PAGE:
The best way to learn effective decision-making skills to make decisions. To make the learning stick, we use this debriefing activity immediately after a group of people make a significant decision.
Three teams of participants rotate around flip charts to write and post decision-making activities to start, stop, or sustain. At the end of the activity, the participants narrow down their ideas to a single item and use it to evaluate their performance.
To recall and generate decision-making activities and analyze them for future use.
- Minimum: 6
- Maximum: 30
- Best: 9 to 21
20 to 30 minutes
Remind the participants of the decision. Briefly recall the prior decision and the process used for reaching it. Ask the participants to think about the process and the final decision.
Recall the three categories of decision-making activities. Ask the participants to recollect different activities during the earlier decision-making process. Also ask them to think of activities they wish they had used. Instruct them to classify the activities into these three categories:
- Start doing this activity (which was done before) because it will produce high-quality decisions.
- Stop doing this activity because it was just a waste of time.
- Sustain doing this activity because it added value to the decision.
Organize the participants into three teams. Divide the participants into three teams of two to five participants each. (It does not matter if a team has one fewer member than the others.) Ask the members of each team introduce themselves to the others.
Post the first set of activities. Set up three flip charts with the labels Start, Stop, and Sustain. Ask each team to stand around one of the flip charts. Provide each team with a packet of sticky notes. Ask the team members to write different decision-making activities that belongs to the label on the flip chart on the sticky notes. Ask the teams to post the stick-note statements on the flip chart. Announce a 3-minute time limit.
Post the second set of activities. Blow the whistle at the end of 3 minutes. Rotate the teams to the next flip chart. Ask the team members to review the sticky-note statements posted on the flip chart. Next, ask them to write and post appropriate statements that belong to the label on the flip chart. As before, assign a 3-minute time limit.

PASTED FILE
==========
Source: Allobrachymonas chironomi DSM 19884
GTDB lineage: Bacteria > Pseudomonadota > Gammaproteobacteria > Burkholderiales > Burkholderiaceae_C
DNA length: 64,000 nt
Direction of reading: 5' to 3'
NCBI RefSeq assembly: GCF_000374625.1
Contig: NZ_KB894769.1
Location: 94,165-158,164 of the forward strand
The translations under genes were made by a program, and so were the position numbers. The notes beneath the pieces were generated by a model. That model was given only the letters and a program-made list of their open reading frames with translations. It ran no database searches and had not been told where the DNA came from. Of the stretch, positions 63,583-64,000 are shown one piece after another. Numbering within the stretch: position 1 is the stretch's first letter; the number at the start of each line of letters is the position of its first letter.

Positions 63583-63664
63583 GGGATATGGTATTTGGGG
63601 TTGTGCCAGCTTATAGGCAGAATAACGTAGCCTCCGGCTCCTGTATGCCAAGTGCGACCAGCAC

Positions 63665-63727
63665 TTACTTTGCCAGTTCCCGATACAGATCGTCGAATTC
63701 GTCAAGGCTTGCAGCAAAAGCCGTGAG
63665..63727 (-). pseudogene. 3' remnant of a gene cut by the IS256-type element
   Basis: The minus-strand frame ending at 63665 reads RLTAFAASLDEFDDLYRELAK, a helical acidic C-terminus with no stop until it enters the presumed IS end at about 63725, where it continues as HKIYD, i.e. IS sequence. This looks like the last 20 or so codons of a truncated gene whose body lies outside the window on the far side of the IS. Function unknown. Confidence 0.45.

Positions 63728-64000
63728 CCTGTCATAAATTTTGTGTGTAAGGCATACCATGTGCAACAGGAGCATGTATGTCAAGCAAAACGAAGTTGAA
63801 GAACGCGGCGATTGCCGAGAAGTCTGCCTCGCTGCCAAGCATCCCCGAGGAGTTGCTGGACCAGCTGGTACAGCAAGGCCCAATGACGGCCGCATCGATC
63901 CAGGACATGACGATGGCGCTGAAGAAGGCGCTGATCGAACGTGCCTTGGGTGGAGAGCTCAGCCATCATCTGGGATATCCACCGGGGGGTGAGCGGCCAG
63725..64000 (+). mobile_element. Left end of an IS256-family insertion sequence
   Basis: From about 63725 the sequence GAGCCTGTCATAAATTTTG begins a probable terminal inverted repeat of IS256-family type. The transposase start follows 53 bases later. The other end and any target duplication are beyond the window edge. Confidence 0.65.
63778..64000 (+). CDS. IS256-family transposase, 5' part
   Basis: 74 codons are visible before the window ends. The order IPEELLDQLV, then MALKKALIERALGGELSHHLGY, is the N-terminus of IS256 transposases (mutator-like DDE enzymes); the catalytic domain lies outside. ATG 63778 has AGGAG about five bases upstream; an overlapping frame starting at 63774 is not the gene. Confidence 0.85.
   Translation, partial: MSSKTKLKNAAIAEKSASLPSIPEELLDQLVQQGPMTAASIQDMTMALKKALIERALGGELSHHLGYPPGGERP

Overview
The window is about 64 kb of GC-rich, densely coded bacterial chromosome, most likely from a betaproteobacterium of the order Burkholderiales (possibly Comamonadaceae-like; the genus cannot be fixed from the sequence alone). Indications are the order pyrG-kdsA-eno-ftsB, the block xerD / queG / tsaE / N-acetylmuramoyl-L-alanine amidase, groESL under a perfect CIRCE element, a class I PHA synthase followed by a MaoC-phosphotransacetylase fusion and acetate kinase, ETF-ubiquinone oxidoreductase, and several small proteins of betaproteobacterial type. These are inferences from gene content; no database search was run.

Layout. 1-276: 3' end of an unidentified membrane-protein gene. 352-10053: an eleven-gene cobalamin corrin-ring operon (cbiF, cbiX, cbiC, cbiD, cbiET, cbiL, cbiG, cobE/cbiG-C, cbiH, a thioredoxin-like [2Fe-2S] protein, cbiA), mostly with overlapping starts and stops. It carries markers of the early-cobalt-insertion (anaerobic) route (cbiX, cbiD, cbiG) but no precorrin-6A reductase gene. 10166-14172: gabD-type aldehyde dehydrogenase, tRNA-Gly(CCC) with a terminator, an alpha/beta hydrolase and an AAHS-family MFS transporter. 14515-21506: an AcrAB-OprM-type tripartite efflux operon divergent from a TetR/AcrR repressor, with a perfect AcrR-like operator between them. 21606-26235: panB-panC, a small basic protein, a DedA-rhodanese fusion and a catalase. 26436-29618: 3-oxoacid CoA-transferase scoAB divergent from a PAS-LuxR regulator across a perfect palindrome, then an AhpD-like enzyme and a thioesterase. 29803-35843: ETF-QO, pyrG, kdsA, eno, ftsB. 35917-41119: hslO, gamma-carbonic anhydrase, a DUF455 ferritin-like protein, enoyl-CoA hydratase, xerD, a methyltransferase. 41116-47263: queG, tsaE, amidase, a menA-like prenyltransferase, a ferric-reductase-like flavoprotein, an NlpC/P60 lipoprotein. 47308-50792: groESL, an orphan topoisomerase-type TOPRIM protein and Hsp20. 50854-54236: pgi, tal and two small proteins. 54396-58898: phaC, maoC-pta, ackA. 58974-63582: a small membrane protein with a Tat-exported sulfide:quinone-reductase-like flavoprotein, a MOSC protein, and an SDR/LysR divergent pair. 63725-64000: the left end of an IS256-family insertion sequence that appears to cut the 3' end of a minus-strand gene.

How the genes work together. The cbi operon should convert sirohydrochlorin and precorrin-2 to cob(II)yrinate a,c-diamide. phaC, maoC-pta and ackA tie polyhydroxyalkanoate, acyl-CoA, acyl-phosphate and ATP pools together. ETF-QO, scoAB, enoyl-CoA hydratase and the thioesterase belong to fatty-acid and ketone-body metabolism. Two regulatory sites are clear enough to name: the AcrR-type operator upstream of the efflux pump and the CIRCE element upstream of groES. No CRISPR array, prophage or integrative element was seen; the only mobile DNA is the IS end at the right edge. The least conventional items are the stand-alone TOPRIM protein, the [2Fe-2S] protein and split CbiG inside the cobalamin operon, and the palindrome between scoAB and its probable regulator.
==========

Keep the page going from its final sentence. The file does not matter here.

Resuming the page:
Post the third set of activities. Blow the whistle at the end of 3 minutes and rotate the teams to the next flip chart. Ask the team members to review the sticky-note statements and write appropriate additional statements that belong to the category. As before, assign a 3-minute time limit.
Select the top three activities in a category. Rotate the teams the next flip chart. This will be the flip chart the teams started with. Ask the team members to study the activities, discuss them, and identify the three most important activities (to be started, stopped, or sustained). Instruct the team members to post the top three activities to a new blank flip-chart page. Announce a 3-minute time limit.
Review the top activities. Ask the participants to walk around the three flip charts and study the selected activities.
Select the most important activity. Ask the teams to select the most important activity among the nine posted statements on the three flip charts. This activity should be the most important one that would improve the quality of future decisions. After a suitable pause, ask each team to announce its selection.
Evaluate the team’s performance. Point out that the current activity also involved making a decision (about the most important activity). Ask the members of each team to rate their behavior using a 5-point scale related to the most important activity they selected in the previous step. After a suitable pause, ask each team to present and explain the rating it awarded to itself.